It's 4:30 in the morning, and the "book woman" and her horse are already on their way. Hers is an important job, for the folks along her treacherous route are eager for the tattered books and magazines she carries in her saddlebags.
During the Great Depression, thousands lived on the brink of starvation. Many perished. In 1935 President Franklin D. Roosevelt created the Works Progess Administration under his 1933 New Deal initiative. The WPA was designed to get people back on their feet. One of its most innovative programs was the Pack Horse Library Project of Eastern Kentucky.
Thoroughly researched and illustrated with period photographs, this is the story of one of the WPA's greatest successes. People all over the country supported the project's goals. But it was the librarians themselves -- young, determined, and earning just $28 a month -- who brought the hope of a wider world to people in the crooks and hollows of Kentucky's Cumberland Mountains.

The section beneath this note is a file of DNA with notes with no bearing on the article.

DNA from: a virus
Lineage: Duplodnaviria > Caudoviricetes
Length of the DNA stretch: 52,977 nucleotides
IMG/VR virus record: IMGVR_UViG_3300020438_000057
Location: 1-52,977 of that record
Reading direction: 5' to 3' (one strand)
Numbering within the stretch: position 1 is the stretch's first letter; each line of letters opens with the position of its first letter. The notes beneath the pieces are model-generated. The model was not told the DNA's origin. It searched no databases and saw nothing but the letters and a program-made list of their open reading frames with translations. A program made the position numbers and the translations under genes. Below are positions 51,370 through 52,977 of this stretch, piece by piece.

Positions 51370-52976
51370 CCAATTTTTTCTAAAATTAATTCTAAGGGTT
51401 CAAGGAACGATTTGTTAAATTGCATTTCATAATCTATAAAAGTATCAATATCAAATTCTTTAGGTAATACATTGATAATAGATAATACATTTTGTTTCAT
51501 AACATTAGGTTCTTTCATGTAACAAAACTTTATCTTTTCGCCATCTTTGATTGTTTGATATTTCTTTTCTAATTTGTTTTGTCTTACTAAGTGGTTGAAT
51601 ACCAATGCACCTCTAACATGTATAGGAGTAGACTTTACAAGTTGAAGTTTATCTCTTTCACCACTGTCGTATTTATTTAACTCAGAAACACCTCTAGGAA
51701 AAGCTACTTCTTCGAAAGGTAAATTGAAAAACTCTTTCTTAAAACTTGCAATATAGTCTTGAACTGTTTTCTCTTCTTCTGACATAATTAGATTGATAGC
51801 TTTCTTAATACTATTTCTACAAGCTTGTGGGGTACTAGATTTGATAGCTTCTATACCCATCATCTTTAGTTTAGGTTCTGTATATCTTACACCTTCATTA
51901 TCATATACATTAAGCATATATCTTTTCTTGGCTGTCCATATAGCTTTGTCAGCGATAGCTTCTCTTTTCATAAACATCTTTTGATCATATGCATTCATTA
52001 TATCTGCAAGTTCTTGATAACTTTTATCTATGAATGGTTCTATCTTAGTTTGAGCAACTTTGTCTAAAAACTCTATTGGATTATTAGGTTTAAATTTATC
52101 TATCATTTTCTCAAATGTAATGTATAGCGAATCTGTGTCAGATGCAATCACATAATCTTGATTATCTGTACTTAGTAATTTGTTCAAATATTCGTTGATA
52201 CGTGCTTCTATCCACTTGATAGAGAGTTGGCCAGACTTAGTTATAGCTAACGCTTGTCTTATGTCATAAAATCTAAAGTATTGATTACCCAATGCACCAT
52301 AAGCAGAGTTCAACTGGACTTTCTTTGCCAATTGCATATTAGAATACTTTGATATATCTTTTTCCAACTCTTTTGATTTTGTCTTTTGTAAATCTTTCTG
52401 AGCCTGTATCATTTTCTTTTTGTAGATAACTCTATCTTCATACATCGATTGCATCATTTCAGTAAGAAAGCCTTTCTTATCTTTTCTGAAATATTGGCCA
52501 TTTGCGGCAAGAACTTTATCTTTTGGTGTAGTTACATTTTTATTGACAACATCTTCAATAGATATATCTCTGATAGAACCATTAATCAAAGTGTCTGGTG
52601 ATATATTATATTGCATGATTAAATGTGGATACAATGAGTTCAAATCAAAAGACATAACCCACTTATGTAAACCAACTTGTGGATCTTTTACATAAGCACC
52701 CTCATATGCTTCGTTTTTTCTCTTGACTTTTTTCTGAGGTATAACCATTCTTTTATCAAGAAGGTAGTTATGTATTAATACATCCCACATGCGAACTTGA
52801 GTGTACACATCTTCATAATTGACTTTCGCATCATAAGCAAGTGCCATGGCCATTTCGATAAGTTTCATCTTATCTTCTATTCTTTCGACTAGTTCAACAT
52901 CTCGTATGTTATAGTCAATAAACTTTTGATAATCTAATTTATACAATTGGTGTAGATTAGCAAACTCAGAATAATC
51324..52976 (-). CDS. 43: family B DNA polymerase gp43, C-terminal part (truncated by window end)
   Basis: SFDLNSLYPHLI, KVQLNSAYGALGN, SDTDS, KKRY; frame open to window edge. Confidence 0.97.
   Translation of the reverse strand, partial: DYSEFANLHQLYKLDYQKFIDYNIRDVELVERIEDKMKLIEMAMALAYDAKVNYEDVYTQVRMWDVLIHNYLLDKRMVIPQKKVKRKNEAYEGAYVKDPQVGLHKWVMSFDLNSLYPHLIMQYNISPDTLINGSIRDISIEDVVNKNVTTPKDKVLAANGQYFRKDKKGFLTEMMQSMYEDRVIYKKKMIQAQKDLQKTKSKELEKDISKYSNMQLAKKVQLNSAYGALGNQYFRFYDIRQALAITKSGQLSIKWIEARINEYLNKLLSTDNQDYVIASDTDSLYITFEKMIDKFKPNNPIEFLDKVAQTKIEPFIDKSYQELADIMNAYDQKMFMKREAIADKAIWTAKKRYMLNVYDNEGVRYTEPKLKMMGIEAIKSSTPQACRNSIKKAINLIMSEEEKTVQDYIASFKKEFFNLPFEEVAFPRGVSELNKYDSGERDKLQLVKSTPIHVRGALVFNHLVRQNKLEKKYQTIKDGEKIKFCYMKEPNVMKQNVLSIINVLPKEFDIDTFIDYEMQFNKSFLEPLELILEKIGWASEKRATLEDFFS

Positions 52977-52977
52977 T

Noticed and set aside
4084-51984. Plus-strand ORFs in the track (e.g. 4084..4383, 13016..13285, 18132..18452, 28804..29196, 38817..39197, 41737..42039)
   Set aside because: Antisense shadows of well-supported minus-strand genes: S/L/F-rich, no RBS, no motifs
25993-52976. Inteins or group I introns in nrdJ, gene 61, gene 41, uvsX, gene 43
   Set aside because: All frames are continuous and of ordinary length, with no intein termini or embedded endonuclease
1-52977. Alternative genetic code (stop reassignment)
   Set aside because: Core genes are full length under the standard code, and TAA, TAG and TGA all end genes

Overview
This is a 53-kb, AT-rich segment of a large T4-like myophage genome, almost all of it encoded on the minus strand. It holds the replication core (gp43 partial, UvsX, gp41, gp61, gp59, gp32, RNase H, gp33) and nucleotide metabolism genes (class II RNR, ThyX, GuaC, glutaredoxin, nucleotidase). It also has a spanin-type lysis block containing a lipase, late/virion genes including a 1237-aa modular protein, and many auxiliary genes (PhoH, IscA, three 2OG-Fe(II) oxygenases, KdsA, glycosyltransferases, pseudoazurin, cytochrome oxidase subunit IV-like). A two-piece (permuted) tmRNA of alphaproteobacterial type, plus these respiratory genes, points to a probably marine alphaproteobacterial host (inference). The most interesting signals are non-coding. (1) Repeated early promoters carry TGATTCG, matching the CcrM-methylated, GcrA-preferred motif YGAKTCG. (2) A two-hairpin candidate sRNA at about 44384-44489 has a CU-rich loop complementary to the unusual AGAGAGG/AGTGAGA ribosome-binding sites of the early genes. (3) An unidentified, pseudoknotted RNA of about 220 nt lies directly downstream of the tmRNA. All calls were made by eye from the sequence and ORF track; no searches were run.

About the Author
Kathi Appelt is the award-winning author of many children's books, including Bat Jamboree, illustrated by Melissa Sweet, and Incredible Me!, illustrated by G. Brian Karas. Ms. Appelt teaches creative writing to both children and adults and lives in College Station, Texas.